As you take the journey of getting to know who you are, there are a lot of moments when you might find yourself indecisive even with the littlest things. This includes your preferences. Sometimes, one couldn’t decide an answer to a question as simple as, “Do you like coffee or tea?”. While there are various methods that could help you solve this concern, experts say there lies a scientific answer to this - which is DNA. Come to think of it. You could’ve been going over one drink to another and choosing them without giving much thought on how are you able to know what you want, is that right? Find out on the discussions below what DNA has got to do with all this seemingly intuitive behavior of having preferences.
The science of taste preferences
Why do we prefer some things but not others? Why do we have a favorite food and those that we dislike? Why do we like coffee more than tea, or tea more than coffee? We usually don’t think about these things that much, as the body does it very naturally and unnoticeably.
There are two processes that make each individual’s preferences different from another.
In this process, the taste is integrated with post-ingestive feedback. The type of change of preference depends on what the feedback is all about. This negative or positive feedback urges from gut feelings and the sensations brought by hunger, state, and a feeling of nausea.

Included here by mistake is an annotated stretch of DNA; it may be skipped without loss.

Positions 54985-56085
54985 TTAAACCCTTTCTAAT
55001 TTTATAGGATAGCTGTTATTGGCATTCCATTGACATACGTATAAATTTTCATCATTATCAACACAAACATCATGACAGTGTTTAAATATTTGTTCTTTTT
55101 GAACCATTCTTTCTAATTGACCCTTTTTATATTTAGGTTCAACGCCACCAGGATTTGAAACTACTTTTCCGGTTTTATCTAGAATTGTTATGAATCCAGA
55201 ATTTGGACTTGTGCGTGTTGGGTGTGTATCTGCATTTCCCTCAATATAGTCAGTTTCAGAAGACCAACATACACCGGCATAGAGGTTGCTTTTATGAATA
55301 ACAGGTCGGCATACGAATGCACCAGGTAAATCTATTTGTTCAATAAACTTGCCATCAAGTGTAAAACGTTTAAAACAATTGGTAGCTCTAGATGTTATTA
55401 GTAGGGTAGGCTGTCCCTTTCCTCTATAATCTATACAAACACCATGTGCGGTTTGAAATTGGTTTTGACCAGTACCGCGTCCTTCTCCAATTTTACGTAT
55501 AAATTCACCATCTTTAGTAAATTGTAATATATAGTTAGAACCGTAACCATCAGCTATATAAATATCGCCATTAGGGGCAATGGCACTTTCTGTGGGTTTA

Meanwhile, in the cognitive process, it’s more about the integration of the senses - particularly visuals and an odor along with its taste. Like animals, sometimes we tend to base our choices and preferences with the look and smell of a food or drink.
These processes are interceded by two types of spinal nerves - the dorsal and ventral vagus nerves. They come from the gut that converges with nerves for taste in the brain stem. There is an enormous amount of brain information sent by the gut about the well-being of the body to the brain, including sensations that arise from digestive functions as well as illness. It is said that your preference isn’t as simple as a quick thought, but also noncognitive-emotive-synthetic feedback arising from the body.
Letting your DNA choose between coffee or tea
So, back to a simple question that some of us can’t instantly decide on: Are you a coffee or a tea person? More importantly, what’s most responsible for the process of making a choice on this?
A study from the Scientific Reports journal titled Understanding the role of bitter taste perception in coffee, tea, and alcohol consumption through Mendelian randomization talked about the perception of bitterness in one substance or another helps us in the selection on the variety of the substances consumed. According to Dr. Marilyn Cornelis, co-author of the research from Northwestern University in Illinois: “The study adds to our understanding of factors determining beverage preferences – taste, in particular – and why, holding all other factors constant, we still see marked between-person differences in beverage preference as well as the amount we consume.” There are two sets involved in this study.